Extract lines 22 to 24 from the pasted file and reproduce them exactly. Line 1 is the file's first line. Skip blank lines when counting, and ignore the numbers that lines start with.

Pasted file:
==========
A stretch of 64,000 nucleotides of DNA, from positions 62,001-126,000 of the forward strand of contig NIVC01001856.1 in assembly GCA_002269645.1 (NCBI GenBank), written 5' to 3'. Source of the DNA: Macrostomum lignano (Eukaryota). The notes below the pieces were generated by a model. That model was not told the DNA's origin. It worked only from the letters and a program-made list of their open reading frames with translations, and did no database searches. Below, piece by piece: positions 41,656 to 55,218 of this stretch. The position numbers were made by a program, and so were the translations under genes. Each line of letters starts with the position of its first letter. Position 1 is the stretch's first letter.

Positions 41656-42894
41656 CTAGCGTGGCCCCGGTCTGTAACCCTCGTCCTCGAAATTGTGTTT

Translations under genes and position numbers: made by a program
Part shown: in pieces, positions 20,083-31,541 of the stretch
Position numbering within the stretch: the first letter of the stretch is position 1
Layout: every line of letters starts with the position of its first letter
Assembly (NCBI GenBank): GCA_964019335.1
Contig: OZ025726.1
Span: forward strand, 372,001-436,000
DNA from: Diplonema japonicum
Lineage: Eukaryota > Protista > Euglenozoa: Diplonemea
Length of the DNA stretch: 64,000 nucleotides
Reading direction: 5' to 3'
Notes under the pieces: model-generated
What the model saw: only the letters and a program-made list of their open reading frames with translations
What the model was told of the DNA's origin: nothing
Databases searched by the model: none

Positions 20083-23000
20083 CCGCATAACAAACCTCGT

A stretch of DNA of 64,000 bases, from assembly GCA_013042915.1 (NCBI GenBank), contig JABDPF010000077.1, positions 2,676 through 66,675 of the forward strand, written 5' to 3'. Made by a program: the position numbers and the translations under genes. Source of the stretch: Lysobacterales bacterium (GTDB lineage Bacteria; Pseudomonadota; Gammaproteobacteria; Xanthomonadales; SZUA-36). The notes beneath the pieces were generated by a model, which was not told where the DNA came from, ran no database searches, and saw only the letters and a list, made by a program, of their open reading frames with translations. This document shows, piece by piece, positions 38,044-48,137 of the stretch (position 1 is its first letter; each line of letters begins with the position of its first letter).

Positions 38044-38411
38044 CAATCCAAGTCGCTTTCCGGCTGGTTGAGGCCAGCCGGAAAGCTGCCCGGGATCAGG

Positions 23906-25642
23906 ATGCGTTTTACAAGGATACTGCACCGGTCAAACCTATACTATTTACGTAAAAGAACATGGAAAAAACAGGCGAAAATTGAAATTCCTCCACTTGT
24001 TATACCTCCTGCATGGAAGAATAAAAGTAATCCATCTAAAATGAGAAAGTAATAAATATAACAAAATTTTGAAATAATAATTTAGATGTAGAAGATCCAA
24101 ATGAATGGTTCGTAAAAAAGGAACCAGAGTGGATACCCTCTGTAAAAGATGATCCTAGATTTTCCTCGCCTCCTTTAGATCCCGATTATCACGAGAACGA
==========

Positions 38044-38411
38044 CAATCCAAGTCGCTTTCCGGCTGGTTGAGGCCAGCCGGAAAGCTGCCCGGGATCAGG

Positions 23906-25642